Towards the end of the lesson, as Cynthia was conversing with our teacher Anna in Spanish on the topic of countries and nationalities in a convincing fluency, I was looking at the world map so nicely drawn on my Spanish book and couldn’t help but to imagine a game of RISK with my dwindling troops scattered at four corners of the world. Soon, in this lost battle of I against me, all I heard was a foreign language that I was clueless about. As though I was warped into another planet, lost in another reality.
But wait, weren’t Cynthia and I at the same class with supposedly the same progress?
OK. It was not all hard work. I like the part about Spanish culture that Anna took some time and shared with us some of the basic demography of España: the ancient Celtric tribes that settled at the north (Galicia), the capital city Barcelona of an autonomous community (Galicia) that borders with France, and the south of Spain (Andalusia) that is just a good swim away from Morocco. Anna asked us what else we wished to know besides the different peoples in Spain, the Flamenco dance (that is well known as a Spanish dance but in fact only popular in Andalusia at the south), and the 9am to 1pm / 4pm to 8pm working hours (siesta in between), my immediate response was: food.
That got everybody in the classroom feeling hungry, including Anna. Not my fault! It was an innocent question!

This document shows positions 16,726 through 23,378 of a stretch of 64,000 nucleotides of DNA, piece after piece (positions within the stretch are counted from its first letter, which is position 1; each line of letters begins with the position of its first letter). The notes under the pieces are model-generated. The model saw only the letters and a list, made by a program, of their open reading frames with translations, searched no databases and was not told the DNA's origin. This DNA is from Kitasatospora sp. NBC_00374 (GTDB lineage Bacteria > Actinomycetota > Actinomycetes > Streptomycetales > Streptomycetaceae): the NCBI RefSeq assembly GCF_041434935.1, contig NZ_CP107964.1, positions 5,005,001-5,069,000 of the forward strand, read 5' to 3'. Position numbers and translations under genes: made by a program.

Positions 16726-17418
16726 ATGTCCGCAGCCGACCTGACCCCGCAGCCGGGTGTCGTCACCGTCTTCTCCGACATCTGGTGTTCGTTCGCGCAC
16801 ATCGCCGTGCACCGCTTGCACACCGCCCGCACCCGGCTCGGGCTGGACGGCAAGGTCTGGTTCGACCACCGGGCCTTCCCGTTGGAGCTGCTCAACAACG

The hard part was learning the list of countries, nationalities, and the masculino and femenio forms for the males and females. For example, Spain is España, a Spanish man is Español, and a Spanish woman is Española. In plural form, we have Españols and Españolas. The rules that change the nationalities into the two forms are not that hard; the way a nationality is spelled out is. Some countries are totally unrecognizable. Who would have thought that the words America and American are Estados Unidos and Estadounidense in Spanish? I personally wish that the lesson stresses more on the pronunciation of these Spanish words rather than the rigorous exercise of pen-and-paper.
I guess it will take me a long while to memorize and speak what I’ve learned this lesson. No wonder I spaced out towards the end. How Cynthia managed to memorize on the spot and speak is totally beyond me. Perhaps her brain is wired in a different way.